A nasty way to spend a night and not one I hope we ever experience.
The next morning we dove our anchor again – it appeared to have moved about 30 centimeters before digging in even deeper.
In Mantus we trust.
Two mornings later, a huge Superyacht that was on a mooring ball next to us suddenly looked like it was much further away and I could see it was drifting. I could also see it still had the mooring ball tied onto its line. I called on the VHF:
“L’albatross, L’albatross this is Capri, Capri – are you aware you are drifting?”
I got a quick response, “yes thank you, we just noticed and are starting our engines”.
People who know say you should never trust mooring balls here in the Caribbean – and that just proved it to us. We’ll stick with our Mantus.
We explored the island every day – even on my birthday, Vinni forced me to walk several miles, but it is a beautiful island with tons of beaches.
If we thought St. Lucia was expensive – well here everything is even more expensive – much more.
Water costs – wait for it – 50 ECD cents per liter. At 50 liters per day (we use that now that we shower a couple fo times per day) then our water maker is paid off after about 1 ½ years. Not counting the fact that you can sell it for about 2/3 the new price when you get home.
Further south – in the grenadines – water costs even more. And you have to buy it because you can’t just wait for at squall to come in – last squall we had was 5 days ago, in the middle of the night and it was brief, so allow 5-10 minutes for the rain to wash the salt etc. off your sail and boom and you’ll get no water because the squall will have passed. Also not possible to just say “well lug your jerry cans off into the interior of the island and fill them from a stream/waterfall there” . Guess what there are no streams or waterfalls. Most of these islands collect their rainfall – there is no indigenous water. Even on St Lucia where there are streams etc, the water is expensive and costs.
So the expense of a watermaker is vindicated purely on economic grounds, not to mention the comfort of being able to use as much water as we want without having to ration (believe me – that is a comfort, other boats without a watermaker ration their water every day – we use water as we please.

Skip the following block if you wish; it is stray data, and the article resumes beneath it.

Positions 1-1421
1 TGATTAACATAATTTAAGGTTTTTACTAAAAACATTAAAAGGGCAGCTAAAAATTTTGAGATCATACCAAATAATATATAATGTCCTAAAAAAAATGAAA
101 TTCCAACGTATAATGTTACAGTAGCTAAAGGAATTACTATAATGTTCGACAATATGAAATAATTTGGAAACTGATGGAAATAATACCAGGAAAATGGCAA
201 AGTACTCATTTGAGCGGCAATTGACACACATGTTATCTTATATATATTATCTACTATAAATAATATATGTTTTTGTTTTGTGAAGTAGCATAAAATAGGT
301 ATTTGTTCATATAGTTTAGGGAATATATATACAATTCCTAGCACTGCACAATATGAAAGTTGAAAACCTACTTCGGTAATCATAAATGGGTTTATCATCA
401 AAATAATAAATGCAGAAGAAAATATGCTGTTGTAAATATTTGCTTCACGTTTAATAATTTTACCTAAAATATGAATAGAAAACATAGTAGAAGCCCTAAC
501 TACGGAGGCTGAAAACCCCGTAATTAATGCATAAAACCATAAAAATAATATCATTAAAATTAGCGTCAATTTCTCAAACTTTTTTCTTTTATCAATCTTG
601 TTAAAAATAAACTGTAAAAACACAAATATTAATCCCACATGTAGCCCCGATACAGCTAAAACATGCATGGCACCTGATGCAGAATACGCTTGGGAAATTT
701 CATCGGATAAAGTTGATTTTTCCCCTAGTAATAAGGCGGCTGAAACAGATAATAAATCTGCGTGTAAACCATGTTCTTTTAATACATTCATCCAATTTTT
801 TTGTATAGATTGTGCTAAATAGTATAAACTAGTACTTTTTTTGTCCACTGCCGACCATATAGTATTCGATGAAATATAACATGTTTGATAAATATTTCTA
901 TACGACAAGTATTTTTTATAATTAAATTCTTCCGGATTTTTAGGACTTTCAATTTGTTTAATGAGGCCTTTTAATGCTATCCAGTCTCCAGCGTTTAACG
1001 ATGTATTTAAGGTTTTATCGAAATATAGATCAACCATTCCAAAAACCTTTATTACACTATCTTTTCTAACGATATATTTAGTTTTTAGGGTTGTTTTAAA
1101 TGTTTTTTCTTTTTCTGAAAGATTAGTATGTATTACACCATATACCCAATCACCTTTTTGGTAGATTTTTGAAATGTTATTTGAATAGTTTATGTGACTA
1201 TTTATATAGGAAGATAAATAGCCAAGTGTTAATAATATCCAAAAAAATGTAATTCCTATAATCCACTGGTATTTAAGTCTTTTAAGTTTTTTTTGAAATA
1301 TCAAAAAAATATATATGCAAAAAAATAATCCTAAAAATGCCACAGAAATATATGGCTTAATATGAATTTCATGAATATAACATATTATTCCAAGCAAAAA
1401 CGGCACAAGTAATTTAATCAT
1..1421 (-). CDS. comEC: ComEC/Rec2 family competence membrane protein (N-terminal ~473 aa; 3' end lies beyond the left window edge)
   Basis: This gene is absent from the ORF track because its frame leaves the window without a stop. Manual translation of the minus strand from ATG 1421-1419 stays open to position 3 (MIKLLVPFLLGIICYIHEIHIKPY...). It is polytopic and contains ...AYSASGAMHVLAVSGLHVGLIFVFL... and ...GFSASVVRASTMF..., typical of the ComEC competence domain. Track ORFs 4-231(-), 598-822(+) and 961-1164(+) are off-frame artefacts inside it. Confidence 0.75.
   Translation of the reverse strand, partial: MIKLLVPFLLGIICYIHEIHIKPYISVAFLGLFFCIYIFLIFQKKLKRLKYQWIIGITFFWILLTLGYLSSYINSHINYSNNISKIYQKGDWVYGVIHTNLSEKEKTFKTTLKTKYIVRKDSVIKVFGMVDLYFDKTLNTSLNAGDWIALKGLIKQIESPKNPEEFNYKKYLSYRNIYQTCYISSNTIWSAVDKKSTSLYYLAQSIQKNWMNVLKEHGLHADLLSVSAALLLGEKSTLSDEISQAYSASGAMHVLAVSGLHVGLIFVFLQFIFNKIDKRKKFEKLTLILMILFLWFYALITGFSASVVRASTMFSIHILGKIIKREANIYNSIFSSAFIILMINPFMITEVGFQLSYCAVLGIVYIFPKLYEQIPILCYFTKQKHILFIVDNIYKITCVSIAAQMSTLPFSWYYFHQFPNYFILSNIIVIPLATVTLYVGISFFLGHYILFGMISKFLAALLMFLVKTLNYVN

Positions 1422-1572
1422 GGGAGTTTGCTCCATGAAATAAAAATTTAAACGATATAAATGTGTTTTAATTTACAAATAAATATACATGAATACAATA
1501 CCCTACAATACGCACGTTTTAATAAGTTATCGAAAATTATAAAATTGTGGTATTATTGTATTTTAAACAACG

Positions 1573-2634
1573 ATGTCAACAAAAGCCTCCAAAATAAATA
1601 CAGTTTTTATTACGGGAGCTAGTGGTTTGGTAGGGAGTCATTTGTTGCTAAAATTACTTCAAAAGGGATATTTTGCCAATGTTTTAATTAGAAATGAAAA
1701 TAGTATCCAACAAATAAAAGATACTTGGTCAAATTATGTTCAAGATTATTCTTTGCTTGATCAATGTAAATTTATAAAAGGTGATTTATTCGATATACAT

But the meatman who comes by once a week was ok in terms of pricing. Everything, no matter what kind of meat, costs 9 EC ($1.80 US) per pound. We bought a couple of steaks which were ok – not the best we’ve ever had, but far from the worst. Also several pounds of chili meat and some bacon. So our meat locker is now filled.
Since I get to rant all I want on this website, here’s a rant against credit card captains. Who are credit card captains? These are the guys who fly in, rent a boat (usually a catamaran) and think they can sail (when they can’t). Many of them have only sailed small boats on a lake or else they’ve only been part of a crew on a bigger boat once or twice. They sail into the anchorage and despite there being umpteen miles of empty water around, insist on dumping their anchor directly on top of ours, letting out a bit of chain and then when their boat is only a few meters away, they jump in their dinghies and go ashore. They make no effort to insure their anchor has bitten, not do they care if they have anchored right on top of our anchor (I’ve yelled at a couple of them to not drop anchor where they wanted). And why do they feel the need to be 20 feet away? One of the joys of anchoring is being alone and having privacy. They also never set their day signal anchoring ball and many also don’t turn on their anchoring light at night.
In general they are idiots.
Ok enough of my rant.
A strange thing (for us) is that many also don’t fly their national flag or else the flag is so small as to be unnoticeable. Our Danish flag is big and our harbor/anchoring flag is huge. We do see a lot of Canadians and Germans, Swedes Norwegians and Danes, but very, very few Americans. Not sure we understand that since the Caribbean is supposed to be an American playground. Someone said it was because they were afraid of terrorism and piracy. That would seem a bit far out to us – but maybe it is true.
Here are a few more pics from this tropical paradise – but if we thought this was paradise – we would find the true paradise on the next islands and in the Tabago Cays (see next episode).